Thursday, November 15, 2007

It's Not You, It's Me

Ken Adams on AdamsDrafting heard lawyers at a conference for corporate counsel using the phrase "termination for convenience." He checked the SEC's EDGAR site and discovered that the phrase appaears in a variety of contracts calling for performance over time. Here's an example from a T-Mobile services agreement:

6.2 Termination by T-Mobile for Convenience. T-Mobile may terminate this Agreement, the Services performed at any Site or any one or more Statements of Work hereunder for convenience by giving at least ninety (90) days’ prior written notice to the Provider. However, unless otherwise provided under this Agreement, T-Mobile will not exercise its termination for convenience rights for the Agreement during the first year following the Effective Date.

Adams eschews use of the phrase. He suspects that drafters use it "simply because it sounds less threatening than termination for any reason and rolls off the tongue more readily." He suggests tightening the language to something like: "Acme can terminate for any reason. " Ok, that's more direct than "for convenience." The problem, as Adams concedes, is that it's a little "in-your-face" for the taste of some drafters.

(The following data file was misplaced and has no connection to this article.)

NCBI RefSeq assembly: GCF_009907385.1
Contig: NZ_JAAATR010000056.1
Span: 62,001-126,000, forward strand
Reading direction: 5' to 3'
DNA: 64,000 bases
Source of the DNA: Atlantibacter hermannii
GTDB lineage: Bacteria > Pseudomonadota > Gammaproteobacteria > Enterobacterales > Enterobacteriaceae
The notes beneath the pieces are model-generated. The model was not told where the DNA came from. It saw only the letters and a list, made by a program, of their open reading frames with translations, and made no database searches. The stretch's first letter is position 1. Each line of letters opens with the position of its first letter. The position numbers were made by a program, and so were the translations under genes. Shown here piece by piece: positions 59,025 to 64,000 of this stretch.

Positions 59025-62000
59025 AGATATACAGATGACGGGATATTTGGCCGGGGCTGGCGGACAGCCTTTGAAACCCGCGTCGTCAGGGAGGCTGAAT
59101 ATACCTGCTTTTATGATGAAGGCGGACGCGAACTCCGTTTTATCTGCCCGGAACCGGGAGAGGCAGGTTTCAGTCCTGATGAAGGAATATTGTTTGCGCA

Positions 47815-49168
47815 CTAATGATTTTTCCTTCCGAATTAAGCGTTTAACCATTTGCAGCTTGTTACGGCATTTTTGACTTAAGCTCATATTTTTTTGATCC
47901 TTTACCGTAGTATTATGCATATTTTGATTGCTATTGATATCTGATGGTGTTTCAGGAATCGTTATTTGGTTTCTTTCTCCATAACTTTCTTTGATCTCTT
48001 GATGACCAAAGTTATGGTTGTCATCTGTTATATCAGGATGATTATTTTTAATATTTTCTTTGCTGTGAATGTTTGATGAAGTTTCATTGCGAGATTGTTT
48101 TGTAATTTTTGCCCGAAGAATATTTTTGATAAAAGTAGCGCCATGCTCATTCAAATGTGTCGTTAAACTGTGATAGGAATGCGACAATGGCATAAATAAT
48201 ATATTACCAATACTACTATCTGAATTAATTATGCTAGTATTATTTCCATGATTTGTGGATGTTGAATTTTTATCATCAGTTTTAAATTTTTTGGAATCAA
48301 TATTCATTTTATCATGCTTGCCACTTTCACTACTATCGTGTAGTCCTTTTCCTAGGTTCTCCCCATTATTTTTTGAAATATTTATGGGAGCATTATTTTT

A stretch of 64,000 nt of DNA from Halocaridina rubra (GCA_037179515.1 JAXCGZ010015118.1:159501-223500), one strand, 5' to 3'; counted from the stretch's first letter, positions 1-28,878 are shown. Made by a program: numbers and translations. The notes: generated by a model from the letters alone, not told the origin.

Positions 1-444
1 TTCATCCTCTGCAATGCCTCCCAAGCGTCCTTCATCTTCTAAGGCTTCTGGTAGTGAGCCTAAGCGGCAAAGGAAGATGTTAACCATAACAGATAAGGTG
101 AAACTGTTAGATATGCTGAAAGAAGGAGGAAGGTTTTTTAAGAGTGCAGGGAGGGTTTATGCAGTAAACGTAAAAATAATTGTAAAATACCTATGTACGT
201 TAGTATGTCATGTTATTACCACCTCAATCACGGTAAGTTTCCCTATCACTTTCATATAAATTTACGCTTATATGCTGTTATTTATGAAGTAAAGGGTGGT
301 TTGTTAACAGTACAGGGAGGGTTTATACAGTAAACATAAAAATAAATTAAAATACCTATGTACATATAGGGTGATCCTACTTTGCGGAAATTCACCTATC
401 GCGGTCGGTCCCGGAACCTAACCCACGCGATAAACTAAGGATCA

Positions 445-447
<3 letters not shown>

The task of reserving explicitly the right to dump your contract partner on a whim is a snarly practice issue for the same reason that negotiating express escape terms is tricky in personal relationships. Marriage, as a legal matter, features mutual termination for convenience rights. But, most people think of termination rights in marriage as limited, perhaps by usage of the trade, to something short of "for any reason." How to negotiate through that is a topic for another day.

Adams concludes with a suggestion for the careful contract drafter: "Unrestricted Termination.” Nice try, but that's not much better. No matter how you phrase it, the fallout from unilateral exercise of unfettered walk off rights is a broken heart.

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